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tung or danish

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  • tung or danish

    I have never used oils to finish my projects. Which is best tung oil or danish oil? Are any of these safe for kids puzzles where they might put the pieces in their mouths? I have always used polyurethane before on my projects.Thanks for any input.

  • #2
    Here is a quick article on food safe finishes that I found - Food-Safe Finishes - Fine Woodworking Article
    Douglas Fraser
    Eagle River, Alaska

    My Gallery - Aurora Wood Crafts


    • #3
      Douglas, thanks for the link very useful, but tell me is Mineral Oil the same as Mineral Spirit, the stuff used to thin paint?
      Experience is something you don't get until just after you need it.


      • #4
        Mayo Farmer, I believe mineral oil is the same as baby oil without the perfumes. Like a runny liquid petroleum jelly.




        • #5
          Thanks Doc
          Experience is something you don't get until just after you need it.


          • #6
            Correct Doc, Mineral spirits is used to dilute other products like tung oil and danish oil.
            "Still Montana Mike"

            "Don't worry about old age--it doesn't last that long."
            Mike's Wood-n-Things LLC


            • #7
              The problem with the terms "Danish oil" or "Tung oil" is that there are no clear definitiions of just what these products are. Finish manufacturers call their products a variety of names and they can often be misleading and contradictory. For example, products called "tung oil finishes" may not contain any actual tung oil at all. Same goes for Danish oil. I'm pretty sure they contain no actual Danes.

              The products that are called Danish oil or Tung oil finishes may be either of these of two "formulas". It could simply be a wiping varnish, which is nothing more than a regular varnish or polyurethane that has been thinned approximately 50% with mineral spirits. OR it could be a mixture of mineral spirits, poly/varnish and boiled linseed oil (or possibly tung oil, but not likely), in aapproximately equal parts.

              What the finish actually contains will vary by manufacturer. Different manufactuers may both name their product a tung oil finish, but one could be a thinned varnish and the other an oil/varnish/thinner blend. Generally speaking, Danish oils are usually an oil/varnish/thinner blend, but again, there are no hard & fast rules to guarantee that.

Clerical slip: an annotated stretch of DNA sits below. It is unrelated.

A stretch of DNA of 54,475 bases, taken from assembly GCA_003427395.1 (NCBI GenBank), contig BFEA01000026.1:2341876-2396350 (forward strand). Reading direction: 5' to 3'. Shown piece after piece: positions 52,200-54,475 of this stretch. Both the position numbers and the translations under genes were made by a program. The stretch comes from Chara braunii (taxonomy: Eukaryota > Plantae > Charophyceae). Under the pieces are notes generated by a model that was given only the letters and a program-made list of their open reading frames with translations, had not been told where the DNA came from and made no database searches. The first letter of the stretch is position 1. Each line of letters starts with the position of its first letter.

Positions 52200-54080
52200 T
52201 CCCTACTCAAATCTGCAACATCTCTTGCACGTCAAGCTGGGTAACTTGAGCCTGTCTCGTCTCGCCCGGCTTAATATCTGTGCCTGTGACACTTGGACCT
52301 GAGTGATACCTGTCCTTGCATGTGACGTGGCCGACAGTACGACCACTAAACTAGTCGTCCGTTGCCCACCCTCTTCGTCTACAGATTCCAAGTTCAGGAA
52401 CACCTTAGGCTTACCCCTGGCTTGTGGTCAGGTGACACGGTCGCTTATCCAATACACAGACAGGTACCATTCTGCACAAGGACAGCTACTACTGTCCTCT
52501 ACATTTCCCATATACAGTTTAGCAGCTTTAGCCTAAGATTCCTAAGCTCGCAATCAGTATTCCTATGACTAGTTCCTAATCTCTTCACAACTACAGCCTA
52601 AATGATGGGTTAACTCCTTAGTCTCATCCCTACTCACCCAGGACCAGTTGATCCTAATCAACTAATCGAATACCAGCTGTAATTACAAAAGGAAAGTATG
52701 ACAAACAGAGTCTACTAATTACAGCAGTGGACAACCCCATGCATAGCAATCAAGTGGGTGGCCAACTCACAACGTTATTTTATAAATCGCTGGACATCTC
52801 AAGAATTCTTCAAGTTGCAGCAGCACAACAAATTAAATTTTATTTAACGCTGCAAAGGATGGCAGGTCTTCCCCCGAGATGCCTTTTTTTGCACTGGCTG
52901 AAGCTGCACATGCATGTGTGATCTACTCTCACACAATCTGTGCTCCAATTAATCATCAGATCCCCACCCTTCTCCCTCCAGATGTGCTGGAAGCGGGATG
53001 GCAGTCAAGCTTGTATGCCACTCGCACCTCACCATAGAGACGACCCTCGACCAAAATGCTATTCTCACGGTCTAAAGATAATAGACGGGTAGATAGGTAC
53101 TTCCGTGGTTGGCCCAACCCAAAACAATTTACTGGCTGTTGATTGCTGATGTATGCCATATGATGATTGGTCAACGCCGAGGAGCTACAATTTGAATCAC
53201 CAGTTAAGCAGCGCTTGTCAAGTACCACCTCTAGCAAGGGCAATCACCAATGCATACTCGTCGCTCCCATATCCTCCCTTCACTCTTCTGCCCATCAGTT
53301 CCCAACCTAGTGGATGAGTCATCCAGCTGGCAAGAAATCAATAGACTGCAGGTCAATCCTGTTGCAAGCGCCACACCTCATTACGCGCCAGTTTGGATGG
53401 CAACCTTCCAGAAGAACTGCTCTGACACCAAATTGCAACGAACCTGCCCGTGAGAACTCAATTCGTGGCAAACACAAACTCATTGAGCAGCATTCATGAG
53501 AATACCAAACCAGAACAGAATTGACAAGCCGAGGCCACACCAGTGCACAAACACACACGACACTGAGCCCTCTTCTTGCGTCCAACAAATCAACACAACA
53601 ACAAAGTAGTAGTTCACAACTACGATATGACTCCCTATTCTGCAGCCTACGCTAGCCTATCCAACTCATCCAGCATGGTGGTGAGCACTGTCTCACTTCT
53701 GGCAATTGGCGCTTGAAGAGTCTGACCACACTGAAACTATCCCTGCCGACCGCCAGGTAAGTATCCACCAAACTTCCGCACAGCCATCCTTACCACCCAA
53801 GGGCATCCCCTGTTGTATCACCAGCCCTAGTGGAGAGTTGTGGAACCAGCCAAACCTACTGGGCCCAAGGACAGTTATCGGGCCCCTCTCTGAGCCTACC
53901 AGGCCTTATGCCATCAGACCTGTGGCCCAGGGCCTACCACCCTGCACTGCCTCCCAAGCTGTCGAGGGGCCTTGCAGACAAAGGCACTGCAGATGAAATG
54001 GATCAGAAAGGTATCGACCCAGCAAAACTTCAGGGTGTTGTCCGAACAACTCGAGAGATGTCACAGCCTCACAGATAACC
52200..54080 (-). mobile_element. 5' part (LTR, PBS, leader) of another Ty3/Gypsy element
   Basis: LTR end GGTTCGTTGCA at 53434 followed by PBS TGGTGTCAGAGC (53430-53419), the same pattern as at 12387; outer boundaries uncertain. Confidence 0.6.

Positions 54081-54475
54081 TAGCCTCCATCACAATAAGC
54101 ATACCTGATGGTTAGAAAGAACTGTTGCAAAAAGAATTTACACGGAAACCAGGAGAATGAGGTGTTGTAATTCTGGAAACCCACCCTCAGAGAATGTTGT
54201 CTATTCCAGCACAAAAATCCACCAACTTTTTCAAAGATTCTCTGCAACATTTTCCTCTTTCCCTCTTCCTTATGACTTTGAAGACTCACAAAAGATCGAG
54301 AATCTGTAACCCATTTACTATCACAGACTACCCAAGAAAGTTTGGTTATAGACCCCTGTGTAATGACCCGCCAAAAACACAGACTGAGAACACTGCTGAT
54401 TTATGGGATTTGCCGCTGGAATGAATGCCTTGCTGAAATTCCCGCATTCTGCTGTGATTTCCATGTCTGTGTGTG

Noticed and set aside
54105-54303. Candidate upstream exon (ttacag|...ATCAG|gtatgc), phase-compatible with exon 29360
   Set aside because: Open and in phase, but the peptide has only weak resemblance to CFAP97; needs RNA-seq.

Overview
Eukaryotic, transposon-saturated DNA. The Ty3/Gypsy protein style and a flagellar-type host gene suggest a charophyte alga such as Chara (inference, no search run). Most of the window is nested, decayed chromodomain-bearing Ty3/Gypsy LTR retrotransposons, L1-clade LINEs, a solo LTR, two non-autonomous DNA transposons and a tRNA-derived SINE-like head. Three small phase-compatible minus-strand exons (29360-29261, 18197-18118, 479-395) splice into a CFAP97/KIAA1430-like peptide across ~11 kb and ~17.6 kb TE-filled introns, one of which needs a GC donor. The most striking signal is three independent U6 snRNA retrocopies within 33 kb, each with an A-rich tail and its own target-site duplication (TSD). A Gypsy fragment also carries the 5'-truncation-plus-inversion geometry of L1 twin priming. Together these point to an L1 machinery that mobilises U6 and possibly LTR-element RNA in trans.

The practical differences are relatively minor. A wiping varnish will provide a little more protection because it can be built up with multiple coats and dries slightly harder than the oil/varnish blend. An oil/varnish blend is intended to be applied, then the excess wiped off, to give more of an old fashioned, hand rubbed appearance. The oil soaks into the wood a little more and doesn't build on the surface. This is the simplest way to tell which is which. If the application instructions on the can say to wipe on, let set for a few minutes, then wipe off the excess, the product is probably a oil/varnish blend. If the instructions say to wipe on and allow it to dry, then it is probably a wiping varnish. Oil/varnish blends usually don't recommend more than a couple applications. If you apply too many coats, the finish may remain soft and gummy, because of the oil content. OTOH, you can apply as many coats of a wiping varnish as you wish.

              Sorry for the long, drawn out explanation, but this can be a really confusing issue and the finish manufacturers don't help the consumer much with their misleading marketing. Hope this helps.
              Homer : "Oh, and how is education supposed to make me feel smarter. Besides, every time I learn something new, it pushes some old stuff out of my brain."


              • #8
                That is great article about finishes. I was wondering would lemom oil also be safe to use for cutting boards, children's toys, etc?
                The love of God is like the ocean,
                you can see its beginning, but not its end.


                • #9
                  According to several well regarded finishing experts (Bob Flexner and Jeff Jewitt among them) any finishing product sold in the US is safe and non-toxic when fully cured. That's fine for toys and it's up to the individual how much confidence they want to place in that statement. Aside from the safety issue, there are finishes that are just inherently better for wood items used in food preparation. Film finishes won't hold up, so even though they might be safe, they aren't a good choice. Most folks use mineral oil and/or beeswax for cutting boards, bowls, utensils, etc. They're cheap, readily available and easy to apply. Just reapply them periodically and they'll do fine.

                  With lemon oil, again it's dependent on the product. Some products that call themselves lemon oil finish are just mineral oil with a lemon scent added. Some lemon oil is simply furniture polish that contains silicone and other man-made ingredients. Not sure if real lemon oil, made from actual lemons is even available as a finishing product. I can't imagine how many lemon peels one would have to squeeze to extract enough oil to fill a pint bottle.

                  Bottom line is, to really know what you are getting, you need to read the MSDS for that specific product.
                  Homer : "Oh, and how is education supposed to make me feel smarter. Besides, every time I learn something new, it pushes some old stuff out of my brain."


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